Given how the bloody spammers have infiltrated IM and Twitter (and are tiptoing into G+), I am coming to think that anti-spam measures should be a first principle in the design of online services, on an equal standing with security and whatever privacy commitments a service chooses to make. We still need better laws for dealing with spam, of course, but we don't have a great precedent set in societal expectations given how much junk mail most of us get. I am hoping we can build a solid-enough consensus against spam to effectively combat it; my own views are quite radical (I condone vigilante action against both the servers and the person of spammers), but even a moderate set of steps could achieve good results.
I believe that most people have a need to believe that consensus on their positions is far stronger than it is, and they preserve that illusion by choosing their company. I would wager that this is because we don't like feeling that we're in the middle of long-running cultural wars, and why the ideas of Kulturkampf that (presently mostly conservative but it has varied over the years) provocateurs pose are so stressful. A bit under half of America is living under this in every election cycle; the constant "oh, shit!" of liberals under a Republican president or conservatives under a Democratic one (note that liberals who are not Democrats, like me, still feel this) is one of the things we can't block out. Still, on the smaller scale, we mostly manage to feel that we're winning, sometimes aided by geography (liberals as cityfolk, conservatives as countryfolk). This filters down to the way we argue; one of the less formal ways we argue with each other is to wield philosophical lonliness as a weapon. Our notion of the sanity of the world requires a smooth alignment with relatively objective reality (rocks and trees and things moving about) with the worlds of meaning we layer on top (justice, dignity, things of that sort). An insane world is one where the other people see things in an unrecognisably different light; culture shock is the first exposure to this. How do the culture-shocked manage? I believe they borrow a few tools from philosophers; they lower their expectations of consensus and internalise their past and project it outwards (or they might take another route and "go native"). In common discourse, one of the ways we can push on someone is to demonstrate their views to have no commonality, either with history or with "most people" (the latter might look like it can be boiled-down to something more foundational, but I claim that it's actually a hardwired high-level concept for humans). People are not psychologically equipped to stand alone, and making them feel alone can prompt them to revise their views. A good philosopher will not do this and will be relatively insulated from peer pressure; the explicit goal of stepping outside of local consensus and arguing for different conclusions requires one accept being divergent. It is still a set of basic needs for all humans though, and ignoring it has a cost.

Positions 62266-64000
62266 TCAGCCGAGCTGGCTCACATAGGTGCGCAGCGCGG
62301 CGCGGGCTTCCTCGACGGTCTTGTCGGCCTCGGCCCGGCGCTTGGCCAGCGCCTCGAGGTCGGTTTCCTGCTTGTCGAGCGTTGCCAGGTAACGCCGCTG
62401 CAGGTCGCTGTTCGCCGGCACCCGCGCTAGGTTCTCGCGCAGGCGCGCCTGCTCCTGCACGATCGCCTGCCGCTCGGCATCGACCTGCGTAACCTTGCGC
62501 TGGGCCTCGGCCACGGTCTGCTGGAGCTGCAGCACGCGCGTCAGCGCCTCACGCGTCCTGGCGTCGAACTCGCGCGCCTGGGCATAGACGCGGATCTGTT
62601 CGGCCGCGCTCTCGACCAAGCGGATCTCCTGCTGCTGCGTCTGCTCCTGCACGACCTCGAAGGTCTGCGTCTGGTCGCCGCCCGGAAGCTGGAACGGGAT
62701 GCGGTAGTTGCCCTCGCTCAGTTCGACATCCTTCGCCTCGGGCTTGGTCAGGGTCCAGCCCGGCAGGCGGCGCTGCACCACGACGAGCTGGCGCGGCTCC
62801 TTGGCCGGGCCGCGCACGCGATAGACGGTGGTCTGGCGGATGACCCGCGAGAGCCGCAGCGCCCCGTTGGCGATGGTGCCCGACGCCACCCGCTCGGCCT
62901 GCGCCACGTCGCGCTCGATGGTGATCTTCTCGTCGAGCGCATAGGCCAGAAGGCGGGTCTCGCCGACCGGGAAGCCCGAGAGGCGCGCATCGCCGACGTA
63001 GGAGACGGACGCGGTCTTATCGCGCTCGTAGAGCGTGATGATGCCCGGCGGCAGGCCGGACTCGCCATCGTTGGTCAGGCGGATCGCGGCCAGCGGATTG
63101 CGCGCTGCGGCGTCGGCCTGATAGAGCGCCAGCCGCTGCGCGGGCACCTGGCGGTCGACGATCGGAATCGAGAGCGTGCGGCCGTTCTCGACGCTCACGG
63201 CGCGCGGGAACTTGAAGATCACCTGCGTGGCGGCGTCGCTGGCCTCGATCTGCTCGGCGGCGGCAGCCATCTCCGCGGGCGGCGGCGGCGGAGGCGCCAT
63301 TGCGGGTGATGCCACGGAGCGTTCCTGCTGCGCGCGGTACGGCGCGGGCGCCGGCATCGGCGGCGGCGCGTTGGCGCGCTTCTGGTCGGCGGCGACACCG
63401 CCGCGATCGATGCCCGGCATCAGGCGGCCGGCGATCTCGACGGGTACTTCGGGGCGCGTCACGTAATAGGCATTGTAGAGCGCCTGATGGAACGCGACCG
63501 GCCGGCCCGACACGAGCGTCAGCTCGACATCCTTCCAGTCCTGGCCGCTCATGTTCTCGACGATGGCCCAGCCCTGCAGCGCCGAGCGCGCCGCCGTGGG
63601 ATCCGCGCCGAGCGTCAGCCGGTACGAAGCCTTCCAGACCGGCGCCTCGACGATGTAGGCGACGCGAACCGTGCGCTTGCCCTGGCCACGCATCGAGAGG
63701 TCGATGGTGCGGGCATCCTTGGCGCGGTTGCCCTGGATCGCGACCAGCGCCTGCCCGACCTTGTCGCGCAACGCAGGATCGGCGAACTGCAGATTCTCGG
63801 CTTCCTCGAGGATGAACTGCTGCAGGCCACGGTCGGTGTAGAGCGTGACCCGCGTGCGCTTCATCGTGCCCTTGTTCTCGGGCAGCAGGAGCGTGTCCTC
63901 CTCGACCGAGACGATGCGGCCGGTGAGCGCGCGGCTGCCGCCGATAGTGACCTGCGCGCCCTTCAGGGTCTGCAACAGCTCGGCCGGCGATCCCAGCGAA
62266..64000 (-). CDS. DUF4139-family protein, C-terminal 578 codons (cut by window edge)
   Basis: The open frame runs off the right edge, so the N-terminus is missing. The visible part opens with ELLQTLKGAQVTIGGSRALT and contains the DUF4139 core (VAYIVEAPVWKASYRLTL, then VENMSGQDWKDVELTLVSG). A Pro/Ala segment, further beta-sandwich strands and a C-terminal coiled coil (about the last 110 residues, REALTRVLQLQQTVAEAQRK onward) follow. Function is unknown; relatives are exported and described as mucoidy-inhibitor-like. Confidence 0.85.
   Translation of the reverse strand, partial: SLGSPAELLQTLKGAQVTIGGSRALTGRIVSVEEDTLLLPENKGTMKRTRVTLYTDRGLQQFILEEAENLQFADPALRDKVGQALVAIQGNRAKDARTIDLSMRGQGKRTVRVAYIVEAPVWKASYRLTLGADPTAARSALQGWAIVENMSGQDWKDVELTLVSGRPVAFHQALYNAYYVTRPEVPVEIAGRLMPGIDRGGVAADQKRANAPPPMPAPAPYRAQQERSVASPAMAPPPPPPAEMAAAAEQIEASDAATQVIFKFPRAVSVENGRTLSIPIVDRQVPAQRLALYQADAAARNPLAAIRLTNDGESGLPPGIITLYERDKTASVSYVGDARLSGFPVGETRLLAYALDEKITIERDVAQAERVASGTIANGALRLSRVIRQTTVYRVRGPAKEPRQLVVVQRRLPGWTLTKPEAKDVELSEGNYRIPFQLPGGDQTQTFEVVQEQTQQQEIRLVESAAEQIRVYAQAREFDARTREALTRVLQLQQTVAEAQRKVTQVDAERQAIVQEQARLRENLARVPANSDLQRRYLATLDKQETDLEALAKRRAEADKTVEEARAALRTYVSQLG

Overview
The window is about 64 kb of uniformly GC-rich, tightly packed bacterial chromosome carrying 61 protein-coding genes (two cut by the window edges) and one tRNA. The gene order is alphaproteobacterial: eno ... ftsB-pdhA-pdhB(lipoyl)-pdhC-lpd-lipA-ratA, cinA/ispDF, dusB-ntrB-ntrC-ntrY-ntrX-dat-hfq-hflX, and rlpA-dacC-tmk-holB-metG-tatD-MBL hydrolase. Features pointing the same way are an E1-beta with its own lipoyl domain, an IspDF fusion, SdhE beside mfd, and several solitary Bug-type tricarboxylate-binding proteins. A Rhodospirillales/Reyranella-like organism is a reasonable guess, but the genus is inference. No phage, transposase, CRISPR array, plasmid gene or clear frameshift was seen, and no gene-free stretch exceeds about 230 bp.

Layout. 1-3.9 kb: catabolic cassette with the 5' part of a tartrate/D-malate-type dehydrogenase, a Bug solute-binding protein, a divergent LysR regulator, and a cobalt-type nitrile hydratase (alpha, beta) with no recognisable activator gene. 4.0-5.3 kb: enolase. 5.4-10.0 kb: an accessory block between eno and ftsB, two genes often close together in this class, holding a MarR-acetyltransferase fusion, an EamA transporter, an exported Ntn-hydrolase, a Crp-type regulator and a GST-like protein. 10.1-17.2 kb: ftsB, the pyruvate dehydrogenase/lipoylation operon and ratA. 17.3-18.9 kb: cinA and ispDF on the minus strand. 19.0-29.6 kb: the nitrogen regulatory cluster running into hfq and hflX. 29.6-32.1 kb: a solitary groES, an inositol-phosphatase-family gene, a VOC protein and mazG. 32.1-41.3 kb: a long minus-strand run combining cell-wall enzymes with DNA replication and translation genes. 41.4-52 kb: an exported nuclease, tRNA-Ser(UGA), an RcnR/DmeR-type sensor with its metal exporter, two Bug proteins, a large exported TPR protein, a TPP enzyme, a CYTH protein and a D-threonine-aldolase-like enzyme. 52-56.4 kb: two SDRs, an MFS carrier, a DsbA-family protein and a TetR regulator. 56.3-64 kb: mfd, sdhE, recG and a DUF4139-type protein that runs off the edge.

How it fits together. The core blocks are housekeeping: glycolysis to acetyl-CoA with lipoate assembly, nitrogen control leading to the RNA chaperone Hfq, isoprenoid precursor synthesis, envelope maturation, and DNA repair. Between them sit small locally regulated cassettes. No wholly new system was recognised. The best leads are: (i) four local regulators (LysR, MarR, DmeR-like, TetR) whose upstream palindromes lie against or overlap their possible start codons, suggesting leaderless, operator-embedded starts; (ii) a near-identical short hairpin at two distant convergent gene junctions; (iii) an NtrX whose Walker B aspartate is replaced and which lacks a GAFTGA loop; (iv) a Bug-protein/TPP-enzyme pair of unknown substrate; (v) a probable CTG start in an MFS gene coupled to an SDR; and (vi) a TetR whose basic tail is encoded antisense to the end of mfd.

This is therefore another kind of argument in popular discourse, part three of a potentially large set:
- Logical arguments
- Aesthetic/foundational arguments
- Consensus arguments
I am coming to see Google's existence as-it-is to be very worrying; binding as many bright techies as Google does into the same comprehensive NDAs, for a company that so comprehensively affects the tech industry, can't be good. I would be far more comfortable if the vast majority of Google innovations, from Android onward, were done in universities. We should not be happy to hear about the things happening in Google X without an easy way to verify them, technology and people gagged like that. So far, for a company that makes much of its money off of advertising, Google has done a reasonable job at "not being evil" in the most surface forms, but I think we can conclude that it's stagnating the industry too.
I have an idea for a game for tablets/cellphones! It's fairly simple, and I was playing it in a dream last night. Wondering if it's worth implementing; I haven't written any involved games apart from Zorklikes and Roguelikes before.